Like most things, food has always been about sex.
Themes of desire and consumption have lent themselves to poetic double entendre for centuries, while artistic depictions of bananas and sliced pomegranates in Facebook-friendly header images for Cosmo articles and the infamous eggplant and peach emoji have served as useful visual euphemisms for various sex acts and organs in the digital age.
We even borrow food-related verbiage when it’s time to talk sex. Certain pop stars might — perhaps against the better interest of their careers — describe their sexual partners as “yummy,” and many a hopeless romantic have at some point described their amorous yearnings as “cravings” (to similarly mixed reviews). Certain sex acts involve “eating” our partners, and sometimes creative applications of whipped cream, peanut butter, frosting, what have you, have been known to render the food-sex connection literal.
It’s no surprise, then, that food has come to play a major role in the romantic scripts that precede, or at least hope to precede, more explicit sexual behavior. Whether fine dining, the quintessential “dinner and a movie,” or takeout and Netflix, dates are often centered around food, and in the age of online dating, food often informs our dates and romantic prospects before either party even arrives at the restaurant.
From dating apps like Bumble prompting users to name their favorite foods and restaurants to the rumored rise of the “chicken parm guy” on Hinge, it seems food has taken over dating apps. As Vox’s Rebecca Jennings noted in her investigation into “Taco Tinder” last year, mentions of food in dating app profiles often function, or at least attempt to function, as “advertisements for a stranger’s entire personality.” On dating apps, it seems, we are increasingly what we eat.
“Food is easy to talk about and it’s also pure hedonism,” says dating expert and coach Meredith Golden. “When people talk about topics that make them happy, the person they are chatting with is perceived in a positive light as well.”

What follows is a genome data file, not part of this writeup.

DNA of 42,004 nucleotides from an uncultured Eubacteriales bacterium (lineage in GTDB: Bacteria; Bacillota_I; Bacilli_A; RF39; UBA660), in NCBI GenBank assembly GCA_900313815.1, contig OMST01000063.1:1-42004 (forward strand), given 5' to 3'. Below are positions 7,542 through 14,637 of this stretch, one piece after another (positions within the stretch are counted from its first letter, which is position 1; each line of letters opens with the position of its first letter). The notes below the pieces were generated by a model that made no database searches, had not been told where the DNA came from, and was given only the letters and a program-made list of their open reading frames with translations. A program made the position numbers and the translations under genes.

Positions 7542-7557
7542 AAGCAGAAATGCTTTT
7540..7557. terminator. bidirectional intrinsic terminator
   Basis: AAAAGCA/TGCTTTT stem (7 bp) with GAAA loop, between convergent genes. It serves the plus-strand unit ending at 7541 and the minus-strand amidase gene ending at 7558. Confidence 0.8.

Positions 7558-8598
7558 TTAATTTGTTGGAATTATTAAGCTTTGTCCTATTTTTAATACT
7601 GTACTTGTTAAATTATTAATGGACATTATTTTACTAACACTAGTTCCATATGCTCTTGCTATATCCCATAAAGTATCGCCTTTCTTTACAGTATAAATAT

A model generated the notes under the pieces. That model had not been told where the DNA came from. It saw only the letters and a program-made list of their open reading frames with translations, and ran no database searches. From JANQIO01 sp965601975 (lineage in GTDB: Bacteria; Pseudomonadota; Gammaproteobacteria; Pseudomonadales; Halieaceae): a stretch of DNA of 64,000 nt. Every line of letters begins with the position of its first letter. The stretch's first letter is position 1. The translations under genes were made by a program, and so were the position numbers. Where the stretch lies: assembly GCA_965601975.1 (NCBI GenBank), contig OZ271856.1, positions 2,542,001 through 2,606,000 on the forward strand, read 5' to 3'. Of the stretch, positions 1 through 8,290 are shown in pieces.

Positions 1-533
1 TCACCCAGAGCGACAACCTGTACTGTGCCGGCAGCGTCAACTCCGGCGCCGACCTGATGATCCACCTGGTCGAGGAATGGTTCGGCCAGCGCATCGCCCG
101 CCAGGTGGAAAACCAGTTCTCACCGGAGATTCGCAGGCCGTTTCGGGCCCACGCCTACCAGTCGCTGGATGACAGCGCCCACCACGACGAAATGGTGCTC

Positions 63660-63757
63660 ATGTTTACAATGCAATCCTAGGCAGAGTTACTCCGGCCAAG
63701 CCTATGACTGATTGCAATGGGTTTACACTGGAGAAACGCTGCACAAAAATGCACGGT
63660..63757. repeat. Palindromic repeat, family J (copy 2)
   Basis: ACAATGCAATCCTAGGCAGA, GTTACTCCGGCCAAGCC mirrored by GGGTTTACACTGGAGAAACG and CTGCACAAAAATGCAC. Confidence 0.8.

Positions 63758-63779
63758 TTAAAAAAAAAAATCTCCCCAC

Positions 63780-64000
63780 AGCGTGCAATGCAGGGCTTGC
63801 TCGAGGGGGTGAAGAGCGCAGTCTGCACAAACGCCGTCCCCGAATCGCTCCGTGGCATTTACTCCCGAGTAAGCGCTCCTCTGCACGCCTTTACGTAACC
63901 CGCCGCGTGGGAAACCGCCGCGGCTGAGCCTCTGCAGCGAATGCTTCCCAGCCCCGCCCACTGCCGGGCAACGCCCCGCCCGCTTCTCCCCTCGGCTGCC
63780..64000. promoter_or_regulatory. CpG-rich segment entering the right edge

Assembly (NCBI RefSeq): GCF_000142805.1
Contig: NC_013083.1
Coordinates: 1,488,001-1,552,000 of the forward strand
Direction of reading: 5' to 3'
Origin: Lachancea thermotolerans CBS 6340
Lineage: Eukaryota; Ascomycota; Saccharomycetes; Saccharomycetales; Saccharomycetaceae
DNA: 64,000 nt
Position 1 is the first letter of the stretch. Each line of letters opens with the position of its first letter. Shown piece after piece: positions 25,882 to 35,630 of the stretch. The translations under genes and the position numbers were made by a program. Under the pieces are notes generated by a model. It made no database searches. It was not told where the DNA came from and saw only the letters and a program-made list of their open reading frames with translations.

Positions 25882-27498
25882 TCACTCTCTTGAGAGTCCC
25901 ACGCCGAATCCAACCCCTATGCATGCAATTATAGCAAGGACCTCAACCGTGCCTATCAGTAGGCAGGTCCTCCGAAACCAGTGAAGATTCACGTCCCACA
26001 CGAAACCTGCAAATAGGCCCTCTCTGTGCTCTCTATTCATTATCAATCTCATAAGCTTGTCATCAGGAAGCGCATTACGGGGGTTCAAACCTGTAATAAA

Golden, who professionally ghostwrites dating-app profiles and drafts messages to her clients’ matches, tells InsideHook that she regularly sees mentions of food, including craft beer, cheese, guac, ramen and — of course — tacos. And it’s not just the foods themselves, but also the trends and habits that define how we consume them. “A lot of singles like to mention their keto lifestyle,” she adds. “I’ve had so many conversations around keto and intermittent fasting.”
Golden isn’t the only one seeing a wide variety of food talk playing out on the apps. Back in 2017, online-dating platform Zoosk conducted a deep dive into the ways food chat affected users’ dating lives, finding that mention of food in one’s profile, in general, tended to result in an increase in inbound messages from matches. Specific foods like chocolate and guac had a particularly successful message increase rate, while — somewhat inexplicably — mention of yams in a profile led to a massive 70-percent drop in messages. The platform was also fruitful for self-professed “foodies,” who enjoyed a reported 82-percent increase in messages just for mentioning the term in their profile.
That’s good news for the more than 200,000 users who have joined dating app The League’s “Foodie” group. “The engagement is REAL,” Marko Krosnjar, chief of staff at The League, tells InsideHook.
But food talk isn’t necessarily happening on apps any more than it is in real life. “Food isn’t just relegated to dating apps and dating culture. It’s traditionally an easy subject to break the ice or advance a conversation,” Golden explains.
Dating apps magnify the subject because suddenly it’s not just one conversation about donuts but donut conversations on steroids.
Essentially, we talk about food on dating apps because it’s easy. Along with air and water, it’s a fairly fundamental aspect of existence that we, theoretically, share with just about every other human we encounter, both on and off the apps.
“The difference now is that with the apps, if a single lists on their Bumble profile that they love donuts, that single is going to have an inbox full of conversations about … donuts,” says Golden. “The dating apps magnify the subject because suddenly it’s not just one conversation about donuts but donut conversations on steroids” … which is how we end up with dating-app cliches like Taco Tinder and the somewhat less alliterative Chicken Parm Hinge.
This isn’t necessarily a bad thing, but on the internet, where people spend a lot of time arguing over what is and is not “a personality trait,” the Twitter chorus generally tends to agree that liking (or disliking) popular things doesn’t make the cut.
But valid personality trait or not, liking food — in general or in the specific — remains a constant that app daters appear committed to aligning themselves with. When it comes to the internet, especially on platforms where the sole purpose is to win as much approval from strangers as possible, a little basicness is all but inevitable.
While proclaiming your love of guac won’t exactly help you stand out from the pack, your dating-app profile was probably never going to be a window into the darkest corners of your soul, anyway.
Save that for the first date. Tacos and trauma, anyone?